Protesting parents oppose early school start time

By Lesley Jenkins
star staff

Concerned and angry parents gathered in front of Range Elementary School all day Wednesday protesting a change to the scheduled start time at the school.
   Parents received a notice from the school last week that the elementary supervisor changed the start time to 7:05 a.m. instead of 7:15 a.m. The notice was effective immediately.
   The change came about to solve a problem with a bus connection with Happy Valley High School and Central Elementary School students.
   The current bus route transports Range students beginning at 6 a.m., drops them off at the school around 6:45 a.m., then picks up students at Central and Happy Valley. The afternoon route begins with picking up Range students at 2:05 p.m. and then driving to Central and Happy Valley to pick up the other students before they are transported home.
   One main concern of the parents was the length of the day Range students are forced to deal with. Because they are required to ride the afternoon bus until 3:45 p.m. or later, some kids are spending nearly three hours of the day commuting to and from school.
   The change in starting time resulted from a meeting with Range Principal John Tolley, his supervisor Kevin Ward and Assistant Director of Schools Pat Hicks. Many options were discussed to prevent students at the other two schools from being late to class.
   "We had several problems with bus hook-ups and making connections. We discussed several options," said Tolley.
   It was agreed that the best decision at this time would be to make Range's start time earlier. Since the change only involved a change in schedule for one school, Carter County School Board approval was not required, according to Director of Schools Dallas Williams.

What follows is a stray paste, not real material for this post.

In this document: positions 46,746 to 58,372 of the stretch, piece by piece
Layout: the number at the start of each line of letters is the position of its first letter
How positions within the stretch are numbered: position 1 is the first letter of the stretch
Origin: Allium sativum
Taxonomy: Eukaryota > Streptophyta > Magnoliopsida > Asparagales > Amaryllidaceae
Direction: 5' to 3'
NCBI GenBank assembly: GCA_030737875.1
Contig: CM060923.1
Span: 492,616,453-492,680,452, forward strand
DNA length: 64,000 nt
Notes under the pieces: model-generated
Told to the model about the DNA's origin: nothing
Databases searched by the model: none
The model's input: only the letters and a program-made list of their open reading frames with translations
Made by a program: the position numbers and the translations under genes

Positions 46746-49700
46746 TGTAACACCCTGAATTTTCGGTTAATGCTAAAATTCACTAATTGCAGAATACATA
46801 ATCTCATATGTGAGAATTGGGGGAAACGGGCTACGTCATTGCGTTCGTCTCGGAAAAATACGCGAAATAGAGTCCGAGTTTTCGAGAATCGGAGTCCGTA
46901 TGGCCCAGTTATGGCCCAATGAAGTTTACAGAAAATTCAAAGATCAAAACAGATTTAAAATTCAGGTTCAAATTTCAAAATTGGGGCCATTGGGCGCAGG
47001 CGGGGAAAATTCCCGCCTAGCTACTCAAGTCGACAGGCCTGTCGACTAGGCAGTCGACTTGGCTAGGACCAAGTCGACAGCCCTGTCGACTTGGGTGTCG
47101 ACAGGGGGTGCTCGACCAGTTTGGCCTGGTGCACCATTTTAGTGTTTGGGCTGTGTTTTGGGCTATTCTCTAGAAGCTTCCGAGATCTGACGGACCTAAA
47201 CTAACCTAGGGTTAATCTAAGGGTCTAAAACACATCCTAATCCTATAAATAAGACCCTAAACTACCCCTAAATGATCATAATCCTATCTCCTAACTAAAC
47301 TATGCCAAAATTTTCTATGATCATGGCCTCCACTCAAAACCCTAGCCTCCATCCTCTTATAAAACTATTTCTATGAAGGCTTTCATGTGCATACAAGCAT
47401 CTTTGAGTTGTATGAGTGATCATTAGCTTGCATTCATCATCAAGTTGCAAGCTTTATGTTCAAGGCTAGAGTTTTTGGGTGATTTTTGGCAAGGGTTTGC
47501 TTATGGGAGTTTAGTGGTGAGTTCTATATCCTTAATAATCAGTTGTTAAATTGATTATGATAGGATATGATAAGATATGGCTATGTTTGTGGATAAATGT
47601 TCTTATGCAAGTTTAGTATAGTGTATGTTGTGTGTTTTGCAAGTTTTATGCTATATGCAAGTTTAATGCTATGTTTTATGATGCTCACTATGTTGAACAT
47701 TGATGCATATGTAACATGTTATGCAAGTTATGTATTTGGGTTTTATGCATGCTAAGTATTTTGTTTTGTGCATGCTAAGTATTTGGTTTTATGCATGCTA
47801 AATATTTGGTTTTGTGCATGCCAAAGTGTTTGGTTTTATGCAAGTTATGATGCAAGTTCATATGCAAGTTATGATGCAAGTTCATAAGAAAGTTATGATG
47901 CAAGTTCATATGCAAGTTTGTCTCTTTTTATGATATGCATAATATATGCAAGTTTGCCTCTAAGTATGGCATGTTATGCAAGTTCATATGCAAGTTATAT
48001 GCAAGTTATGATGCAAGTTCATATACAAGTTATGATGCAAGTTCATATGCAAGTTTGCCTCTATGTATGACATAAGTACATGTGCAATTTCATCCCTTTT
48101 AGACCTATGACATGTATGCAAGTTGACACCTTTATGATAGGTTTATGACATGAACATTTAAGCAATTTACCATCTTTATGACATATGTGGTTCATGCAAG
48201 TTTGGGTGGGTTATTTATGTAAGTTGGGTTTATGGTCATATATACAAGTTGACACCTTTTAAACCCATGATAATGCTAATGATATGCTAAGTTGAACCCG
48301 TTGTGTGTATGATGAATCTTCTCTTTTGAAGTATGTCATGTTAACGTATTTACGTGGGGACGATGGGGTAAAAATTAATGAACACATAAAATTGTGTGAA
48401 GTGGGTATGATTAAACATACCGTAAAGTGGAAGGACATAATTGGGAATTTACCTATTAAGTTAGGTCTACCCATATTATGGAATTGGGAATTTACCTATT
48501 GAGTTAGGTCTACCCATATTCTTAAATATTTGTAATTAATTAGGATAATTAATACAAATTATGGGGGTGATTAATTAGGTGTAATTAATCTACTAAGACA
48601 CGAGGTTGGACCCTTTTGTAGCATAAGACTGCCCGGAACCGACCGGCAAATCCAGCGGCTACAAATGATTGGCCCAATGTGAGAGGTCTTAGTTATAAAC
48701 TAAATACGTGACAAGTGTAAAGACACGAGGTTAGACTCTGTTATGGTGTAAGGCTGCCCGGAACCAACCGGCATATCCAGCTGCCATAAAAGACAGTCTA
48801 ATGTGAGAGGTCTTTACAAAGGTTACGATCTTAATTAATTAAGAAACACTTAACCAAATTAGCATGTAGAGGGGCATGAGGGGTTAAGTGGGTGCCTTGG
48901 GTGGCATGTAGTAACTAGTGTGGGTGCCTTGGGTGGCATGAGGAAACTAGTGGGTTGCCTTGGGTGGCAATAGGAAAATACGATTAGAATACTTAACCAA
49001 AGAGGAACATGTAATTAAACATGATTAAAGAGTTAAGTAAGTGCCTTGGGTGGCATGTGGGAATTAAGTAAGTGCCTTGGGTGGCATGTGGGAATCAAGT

Williams said that in the future the best decision would be to allocate another school bus to operate the Range community route.
   "We (school board) will look at it as a board and decide if that is an option. That may be the best decision to the problem," Williams said.
   However, lack of funds prevents this option from taking place at the present time. Williams estimated the cost of a new school bus would be approximately $60,000, not counting wages for a new bus driver.
   Right now, the parents are requesting a meeting with the school board to discuss their feelings. Normally, the school board meets monthly, but due to a convention members will be attending, a November meeting was not scheduled.
   Unless a special meeting is called, the parents will have to wait until the December meeting to speak to the entire board. Williams said the December meeting has not been scheduled yet, and said school board members would need to request the Range situation be added to the agenda.
   Not only are the parents sacrificing time to protest in front of the school with numerous signs, saying, "Honk for our children" and "7:05 is way too early," some parents are holding their children out of school hoping that doing so will speed up the decision-making process.
   One of the protesters, Jake Denny, said 52 kids were reported absent on Wednesday.
   As vehicles passed throughout the day, the majority honked horns in support, causing a distraction for some classes on the front side of the building, but protesters said the teachers did not seem to mind the extra noise.
   One teacher even bought bags of M&M's for the parents. Denny said a petition has been started and approximately 50 signatures have been collected. Considering that nearly 120 students attend the school, Denny thinks the majority of parents are in agreement that the start time is too early.
   Williams said, "That is early. I agree with you. The school board will be looking at the beginning times at all of the county schools. We have decided to look at that as a system-wide project ... We are looking at the possibility of extending opening times at each school in the county."